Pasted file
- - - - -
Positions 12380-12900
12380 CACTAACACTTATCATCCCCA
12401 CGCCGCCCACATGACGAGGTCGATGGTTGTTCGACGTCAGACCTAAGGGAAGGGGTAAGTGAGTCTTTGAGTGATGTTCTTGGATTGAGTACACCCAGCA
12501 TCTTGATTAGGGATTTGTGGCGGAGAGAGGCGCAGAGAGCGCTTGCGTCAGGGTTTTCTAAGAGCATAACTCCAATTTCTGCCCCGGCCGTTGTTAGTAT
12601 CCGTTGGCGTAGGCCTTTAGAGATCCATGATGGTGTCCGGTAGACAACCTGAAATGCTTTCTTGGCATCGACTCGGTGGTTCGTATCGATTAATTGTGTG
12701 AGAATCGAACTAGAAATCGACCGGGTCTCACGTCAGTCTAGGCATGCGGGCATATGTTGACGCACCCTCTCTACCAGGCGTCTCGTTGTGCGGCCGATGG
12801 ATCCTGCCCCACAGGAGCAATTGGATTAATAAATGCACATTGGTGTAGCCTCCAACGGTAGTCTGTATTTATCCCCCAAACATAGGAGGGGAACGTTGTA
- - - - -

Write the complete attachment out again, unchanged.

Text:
Positions 12380-12900
12380 CACTAACACTTATCATCCCCA
12401 CGCCGCCCACATGACGAGGTCGATGGTTGTTCGACGTCAGACCTAAGGGAAGGGGTAAGTGAGTCTTTGAGTGATGTTCTTGGATTGAGTACACCCAGCA
12501 TCTTGATTAGGGATTTGTGGCGGAGAGAGGCGCAGAGAGCGCTTGCGTCAGGGTTTTCTAAGAGCATAACTCCAATTTCTGCCCCGGCCGTTGTTAGTAT
12601 CCGTTGGCGTAGGCCTTTAGAGATCCATGATGGTGTCCGGTAGACAACCTGAAATGCTTTCTTGGCATCGACTCGGTGGTTCGTATCGATTAATTGTGTG
12701 AGAATCGAACTAGAAATCGACCGGGTCTCACGTCAGTCTAGGCATGCGGGCATATGTTGACGCACCCTCTCTACCAGGCGTCTCGTTGTGCGGCCGATGG
12801 ATCCTGCCCCACAGGAGCAATTGGATTAATAAATGCACATTGGTGTAGCCTCCAACGGTAGTCTGTATTTATCCCCCAAACATAGGAGGGGAACGTTGTA